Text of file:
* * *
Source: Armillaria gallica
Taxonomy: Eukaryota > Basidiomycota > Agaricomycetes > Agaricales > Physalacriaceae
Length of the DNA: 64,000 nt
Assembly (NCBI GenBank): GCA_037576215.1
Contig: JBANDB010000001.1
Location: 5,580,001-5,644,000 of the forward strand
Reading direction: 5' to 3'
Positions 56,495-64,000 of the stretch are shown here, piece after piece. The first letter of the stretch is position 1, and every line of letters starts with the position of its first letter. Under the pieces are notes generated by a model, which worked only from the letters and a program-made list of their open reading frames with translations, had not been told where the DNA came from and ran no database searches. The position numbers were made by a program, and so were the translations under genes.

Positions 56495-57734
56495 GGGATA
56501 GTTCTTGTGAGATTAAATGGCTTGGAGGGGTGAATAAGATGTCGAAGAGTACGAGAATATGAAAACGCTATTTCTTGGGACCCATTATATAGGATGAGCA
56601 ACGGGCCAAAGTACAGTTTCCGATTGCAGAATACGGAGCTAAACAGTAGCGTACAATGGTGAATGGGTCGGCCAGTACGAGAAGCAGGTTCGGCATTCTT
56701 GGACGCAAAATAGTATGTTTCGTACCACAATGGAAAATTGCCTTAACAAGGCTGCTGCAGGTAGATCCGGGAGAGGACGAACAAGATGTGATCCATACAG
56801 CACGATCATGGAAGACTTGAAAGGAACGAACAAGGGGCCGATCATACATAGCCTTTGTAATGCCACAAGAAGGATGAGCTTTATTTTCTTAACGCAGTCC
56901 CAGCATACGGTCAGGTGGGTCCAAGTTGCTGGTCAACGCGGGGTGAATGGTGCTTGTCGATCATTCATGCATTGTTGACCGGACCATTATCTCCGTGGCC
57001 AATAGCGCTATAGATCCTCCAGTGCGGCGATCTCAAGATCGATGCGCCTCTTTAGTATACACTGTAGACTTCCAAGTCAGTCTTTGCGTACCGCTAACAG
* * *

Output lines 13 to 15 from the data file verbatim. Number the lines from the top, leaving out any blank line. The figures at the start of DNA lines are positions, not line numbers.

56701 GGACGCAAAATAGTATGTTTCGTACCACAATGGAAAATTGCCTTAACAAGGCTGCTGCAGGTAGATCCGGGAGAGGACGAACAAGATGTGATCCATACAG
56801 CACGATCATGGAAGACTTGAAAGGAACGAACAAGGGGCCGATCATACATAGCCTTTGTAATGCCACAAGAAGGATGAGCTTTATTTTCTTAACGCAGTCC
56901 CAGCATACGGTCAGGTGGGTCCAAGTTGCTGGTCAACGCGGGGTGAATGGTGCTTGTCGATCATTCATGCATTGTTGACCGGACCATTATCTCCGTGGCC